Ontario Medical Association says incidence of antibiotic-resistant bacteria is on the rise and must be stopped
The Ontario Medical Association is calling on government to impose sweeping restrictions on non-essential farm and other uses of medicines before bacterial resistance to life-saving antibiotics threatens human health.
Growing resistance to antibiotics endangers “one of the most fundamental and life-saving tools in medicine,” the association warns in a report entitled ‘When Antibiotics Stop Working.’
Infections “with antibiotic-resistant bacteria are becoming more frequent and difficult to treat, resulting in serious illness and even death,” the report states.
The report was released hours before livestock groups and veterinarians met with Health Canada to discuss a plan to prevent farmers from importing antibiotics. The government wants farmers to have permits for the products, which would have to be used under the supervision of a vet. The USDA is also moving to restrict the use of antibiotics in American farm production.
This change would meet one of the association’s recommendations, but it also wants the Ontario government to impose drastic limits on farm use of antibiotic medicines.
In the past, the Canadian Medical Association has urged Health Canada and Agriculture and Agri-Food Canada to develop a comprehensive national strategy to combat antimicrobial resistance. It also has urged severe limits for the use of medically important antibiotics on farm livestock.
And last week, the British Medical Journal warned antibiotic resistance “has the potential to undermine modern health systems.” Experts fear an increase in resistant organisms coupled with a big fall in the number of new antimicrobial drugs “suggests an apocalyptic scenario may be looming,” the journal stated.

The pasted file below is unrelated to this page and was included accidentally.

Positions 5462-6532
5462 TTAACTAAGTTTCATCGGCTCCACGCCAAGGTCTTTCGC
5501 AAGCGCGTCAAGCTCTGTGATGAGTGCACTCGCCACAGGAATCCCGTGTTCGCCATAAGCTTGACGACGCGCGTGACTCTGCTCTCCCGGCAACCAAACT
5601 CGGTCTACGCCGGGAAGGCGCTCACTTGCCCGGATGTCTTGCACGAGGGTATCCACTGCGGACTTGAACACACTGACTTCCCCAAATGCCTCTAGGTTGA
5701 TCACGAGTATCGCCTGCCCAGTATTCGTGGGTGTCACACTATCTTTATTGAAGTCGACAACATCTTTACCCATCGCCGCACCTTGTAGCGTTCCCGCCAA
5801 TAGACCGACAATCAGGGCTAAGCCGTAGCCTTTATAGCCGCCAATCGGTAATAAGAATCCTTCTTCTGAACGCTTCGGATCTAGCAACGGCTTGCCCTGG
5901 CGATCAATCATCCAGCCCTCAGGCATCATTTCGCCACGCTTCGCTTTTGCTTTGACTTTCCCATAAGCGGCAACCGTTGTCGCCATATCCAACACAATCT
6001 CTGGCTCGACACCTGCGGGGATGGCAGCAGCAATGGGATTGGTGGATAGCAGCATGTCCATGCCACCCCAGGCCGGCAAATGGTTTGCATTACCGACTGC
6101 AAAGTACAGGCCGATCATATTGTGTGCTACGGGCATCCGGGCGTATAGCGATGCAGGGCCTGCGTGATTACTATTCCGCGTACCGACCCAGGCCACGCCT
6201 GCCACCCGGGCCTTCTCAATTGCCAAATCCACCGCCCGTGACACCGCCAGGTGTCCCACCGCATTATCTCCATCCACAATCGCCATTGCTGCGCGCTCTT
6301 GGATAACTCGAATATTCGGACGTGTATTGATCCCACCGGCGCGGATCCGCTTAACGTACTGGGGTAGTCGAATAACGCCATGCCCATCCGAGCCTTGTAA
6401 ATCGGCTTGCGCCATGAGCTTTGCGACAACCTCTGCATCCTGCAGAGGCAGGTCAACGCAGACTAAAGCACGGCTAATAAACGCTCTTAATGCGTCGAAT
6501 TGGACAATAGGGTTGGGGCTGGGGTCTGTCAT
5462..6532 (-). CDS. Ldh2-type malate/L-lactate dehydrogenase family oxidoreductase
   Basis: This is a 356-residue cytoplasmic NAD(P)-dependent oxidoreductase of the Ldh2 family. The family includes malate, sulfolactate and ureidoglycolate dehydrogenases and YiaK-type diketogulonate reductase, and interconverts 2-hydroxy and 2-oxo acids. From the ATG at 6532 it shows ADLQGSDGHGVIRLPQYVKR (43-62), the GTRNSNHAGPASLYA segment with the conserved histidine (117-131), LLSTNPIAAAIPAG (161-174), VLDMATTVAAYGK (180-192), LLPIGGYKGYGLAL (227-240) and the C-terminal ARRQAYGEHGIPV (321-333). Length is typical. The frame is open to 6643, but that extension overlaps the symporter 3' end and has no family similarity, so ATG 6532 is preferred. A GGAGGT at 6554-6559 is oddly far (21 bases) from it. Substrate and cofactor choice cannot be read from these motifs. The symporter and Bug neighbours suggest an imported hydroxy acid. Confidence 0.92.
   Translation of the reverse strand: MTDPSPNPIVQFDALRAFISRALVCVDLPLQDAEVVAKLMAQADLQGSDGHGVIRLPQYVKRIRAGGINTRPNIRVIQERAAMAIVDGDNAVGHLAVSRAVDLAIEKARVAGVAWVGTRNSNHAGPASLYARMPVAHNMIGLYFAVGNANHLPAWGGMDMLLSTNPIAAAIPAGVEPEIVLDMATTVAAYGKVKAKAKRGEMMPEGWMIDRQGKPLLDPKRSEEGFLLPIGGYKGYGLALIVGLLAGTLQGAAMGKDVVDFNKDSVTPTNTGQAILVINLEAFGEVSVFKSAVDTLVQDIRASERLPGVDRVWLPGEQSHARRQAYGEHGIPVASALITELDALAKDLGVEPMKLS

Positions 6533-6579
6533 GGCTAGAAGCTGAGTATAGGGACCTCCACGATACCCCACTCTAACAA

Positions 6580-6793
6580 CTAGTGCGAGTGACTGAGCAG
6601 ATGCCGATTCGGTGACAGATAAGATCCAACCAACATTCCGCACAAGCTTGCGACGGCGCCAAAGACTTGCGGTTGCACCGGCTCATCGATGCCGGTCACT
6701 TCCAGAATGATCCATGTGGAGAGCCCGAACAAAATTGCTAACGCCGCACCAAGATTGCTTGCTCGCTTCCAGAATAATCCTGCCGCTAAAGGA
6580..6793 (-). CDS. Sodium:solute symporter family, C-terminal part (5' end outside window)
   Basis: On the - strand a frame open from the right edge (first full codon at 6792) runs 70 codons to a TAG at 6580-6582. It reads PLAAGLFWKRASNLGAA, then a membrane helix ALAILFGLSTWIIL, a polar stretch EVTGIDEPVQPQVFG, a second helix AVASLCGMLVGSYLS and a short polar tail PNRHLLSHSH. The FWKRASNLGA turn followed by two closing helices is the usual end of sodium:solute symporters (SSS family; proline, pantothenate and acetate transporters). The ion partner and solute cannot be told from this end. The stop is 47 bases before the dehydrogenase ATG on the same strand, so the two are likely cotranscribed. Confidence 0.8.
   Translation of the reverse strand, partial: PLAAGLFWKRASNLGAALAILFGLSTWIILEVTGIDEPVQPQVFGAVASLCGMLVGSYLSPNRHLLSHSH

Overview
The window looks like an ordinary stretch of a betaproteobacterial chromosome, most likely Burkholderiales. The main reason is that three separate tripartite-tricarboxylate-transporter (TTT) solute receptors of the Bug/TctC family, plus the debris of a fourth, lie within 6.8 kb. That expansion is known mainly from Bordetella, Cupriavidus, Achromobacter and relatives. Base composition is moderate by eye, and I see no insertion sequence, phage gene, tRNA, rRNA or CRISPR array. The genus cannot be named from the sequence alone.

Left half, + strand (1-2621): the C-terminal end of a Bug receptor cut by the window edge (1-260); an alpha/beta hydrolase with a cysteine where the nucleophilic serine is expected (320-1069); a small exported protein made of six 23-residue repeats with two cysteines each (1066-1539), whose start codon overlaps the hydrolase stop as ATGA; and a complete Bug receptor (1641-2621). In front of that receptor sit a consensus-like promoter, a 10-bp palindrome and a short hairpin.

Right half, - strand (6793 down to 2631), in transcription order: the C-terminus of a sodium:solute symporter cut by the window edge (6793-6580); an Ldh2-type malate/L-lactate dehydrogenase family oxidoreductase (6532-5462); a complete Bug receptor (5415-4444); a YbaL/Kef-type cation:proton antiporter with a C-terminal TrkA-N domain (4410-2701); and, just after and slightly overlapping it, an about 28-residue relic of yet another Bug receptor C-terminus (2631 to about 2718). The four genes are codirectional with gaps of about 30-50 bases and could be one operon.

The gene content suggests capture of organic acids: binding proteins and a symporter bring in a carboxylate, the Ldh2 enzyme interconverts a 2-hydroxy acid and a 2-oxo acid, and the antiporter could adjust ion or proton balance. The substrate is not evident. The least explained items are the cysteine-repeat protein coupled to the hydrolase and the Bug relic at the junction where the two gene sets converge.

But critics paint antibiotic use in the livestock industry with too broad a brush, said Rob McNabb, general manager of operations with the Canadian Cattlemen’s Association.
The industry has worked hard to wean itself off medicines that are important to human health, he said.
“Farmers understand the need for prudent use of antibiotics,” he said. “We would support a better surveillance system to ensure unauthorized use of medicines.”
Other groups, including the Chicken Farmers of Canada and the Canadian Pork Council, take a similar stance.
“Hog producers take antimicrobial use and antimicrobial resistance very seriously,” the pork council said in a statement. “Producers follow CQA, an on-farm food safety program, which requires proper use of medications on farm. The CQA program requires producers to establish medication treatment plans with the assistance of the farm’s veterinarian, maintain treatment records, and consult with veterinarians regarding product selection and the proper use when it is necessary to treat an animal.”
Veterinarians support ending the uncontrolled import and use of sub-therapeutical medicines as growth promoters in livestock production, said Dr. Warren Skippon, manager of national issues and animal welfare with the Canadian Veterinary Medical Association.
“We need to keep these important medicines for treating humans,” he said. “We need to preserve them for the future.”
The issue is complicated by the use of some antibiotics that are effective in treating similar diseases in animals and humans, he said.
The Ontario Medical Association also wants Ottawa to fund more research and educational campaigns focused on antibiotic resistance, and also strengthen surveillance of resistance patterns.
Existing antibiotics “are not as effective as they once were because bacteria are adapting to them,” the association’s report states.
Government needs to close “the loophole that allows farmers to feed these medications to their livestock without prescriptions simply to promote growth,” it states. As well, the Ontario government should “develop a system for farm industry surveillance to keep track of the identities and quantities of antibiotics being purchased, and those being moved into or out of Ontario.”
The association also wants the province to require a veterinary prescription and/or supervision of the use of all antibiotics on farms. The current practice allows for unsupervised, unscientific, and ultimately dangerous application of important medications, it says.
It also says amendments to Ontario’s Livestock Medicines Act must be made to close the “own use” loophole created by the Food and Drugs Act and its regulations, to ensure that large volumes of antibiotics cannot be freely imported into the province and be applied to animals en masse without surveillance or regulation.